Is it always bad when you get hacked?

Cybersecurity experts have uncovered a serious security vulnerability that allowed anyone to obtain vaccination certificates. This event opened a discussion on the topic of so-called ethical hacking. Can hacking be ethical and legal? It can, under certain conditions.

Very few applications and software products are created without the need for further patching and removal of security vulnerabilities. Updates to our computers and mobile devices typically remove a large number of identified vulnerabilities with every single update we install. 

Who are ethical hackers

Although we now associate the word hacker with someone who acts illegally and tries to gain access to someone else’s computer or data through various types of attacks, this may not always be the case. The attackers we usually think of as hackers are also referred to as black hats in the cybersecurity community. 

However, there are also professionals and communities of people who prefer to report vulnerabilities they discover rather than exploit them. These people, also called ethical hackers, have become a very important component of improving the security of software products. This has led nowadays to the introduction of programs or the organization of special competitions (such as Pwn2Own) by large software companies to improve the security of their products and to reward people who have helped them to do so. In addition to organising competitions, companies often hire ethical hackers. In this case, we are talking about so-called software penetration testing, which aims to penetrate the system and reveal its vulnerabilities.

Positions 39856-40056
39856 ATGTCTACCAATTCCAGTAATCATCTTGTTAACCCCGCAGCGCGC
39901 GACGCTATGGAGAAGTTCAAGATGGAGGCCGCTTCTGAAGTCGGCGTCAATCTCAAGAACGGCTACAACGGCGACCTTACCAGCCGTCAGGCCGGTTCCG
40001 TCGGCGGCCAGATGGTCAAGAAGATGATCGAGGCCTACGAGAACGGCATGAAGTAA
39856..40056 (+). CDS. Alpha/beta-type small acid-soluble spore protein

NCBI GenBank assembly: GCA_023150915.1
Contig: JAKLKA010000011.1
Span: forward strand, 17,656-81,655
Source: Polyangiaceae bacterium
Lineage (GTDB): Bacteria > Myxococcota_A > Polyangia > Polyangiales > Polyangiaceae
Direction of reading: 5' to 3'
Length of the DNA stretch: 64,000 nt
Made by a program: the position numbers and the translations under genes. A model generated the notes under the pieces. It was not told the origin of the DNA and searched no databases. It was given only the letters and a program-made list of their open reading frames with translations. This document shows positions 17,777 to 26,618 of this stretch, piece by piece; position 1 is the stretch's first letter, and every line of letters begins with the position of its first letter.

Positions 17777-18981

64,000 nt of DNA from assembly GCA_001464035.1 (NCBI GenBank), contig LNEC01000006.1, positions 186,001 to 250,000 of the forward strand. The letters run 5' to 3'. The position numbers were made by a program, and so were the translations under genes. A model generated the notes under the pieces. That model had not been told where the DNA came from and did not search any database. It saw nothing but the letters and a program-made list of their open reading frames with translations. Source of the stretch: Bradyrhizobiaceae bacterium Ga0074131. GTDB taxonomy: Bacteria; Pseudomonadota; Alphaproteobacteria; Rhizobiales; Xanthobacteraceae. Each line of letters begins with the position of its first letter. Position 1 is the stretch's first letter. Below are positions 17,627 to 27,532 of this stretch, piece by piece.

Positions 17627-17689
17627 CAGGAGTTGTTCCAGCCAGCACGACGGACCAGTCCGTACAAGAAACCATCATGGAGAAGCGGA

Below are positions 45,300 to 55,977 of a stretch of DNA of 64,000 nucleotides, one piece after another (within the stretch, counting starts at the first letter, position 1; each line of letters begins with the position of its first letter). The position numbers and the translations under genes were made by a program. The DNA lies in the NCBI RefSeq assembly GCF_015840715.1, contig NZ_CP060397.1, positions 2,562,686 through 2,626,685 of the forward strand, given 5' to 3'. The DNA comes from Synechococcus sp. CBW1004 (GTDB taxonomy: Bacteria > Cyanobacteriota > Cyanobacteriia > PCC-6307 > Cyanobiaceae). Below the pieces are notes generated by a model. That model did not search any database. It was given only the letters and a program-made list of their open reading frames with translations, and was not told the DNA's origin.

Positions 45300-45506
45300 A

Google even has a group of people (Project Zero) who focus on finding vulnerabilities in various software of Google as well as of other companies. Here, however, they take a different approach and give developers 90 days to patch vulnerabilities and then make them public after that time has elapsed. The aim is to put pressure on software developers to remove vulnerabilities in the shortest possible time, thus minimising the time for black-hat hackers to discover them.

What makes this approach interesting for us, the ordinary users? For example, if someone finds a vulnerability in a healthcare system and reports it to its creators, the latter can remove it. Otherwise, it could happen that someone else comes along and, by exploiting this vulnerability, learns details about our health status or manipulates our medical records. Such cases are happening more and more frequently in the world, and especially during the pandemic period, a number of hospitals, particularly in the US, have been the target of hacker attacks. 

For the sake of completeness, it should be added that there are also so-called grey hats. They search for vulnerabilities without the consent of the system owner, but their aim is not (as with ethical hackers) to exploit the vulnerabilities found, but to draw attention to them. Most of the time they want to get some reward for themselves, they are trying to understand the working principle of the system or they just want to help improve security if they succeed in discovering a new vulnerability.

Ethical hacking in a nutshell

How does this process work? We certainly wouldn’t want a vulnerability to be made public as soon as it is discovered. We need to patch it, otherwise someone else could use the disclosed vulnerability as a guide to break into systems.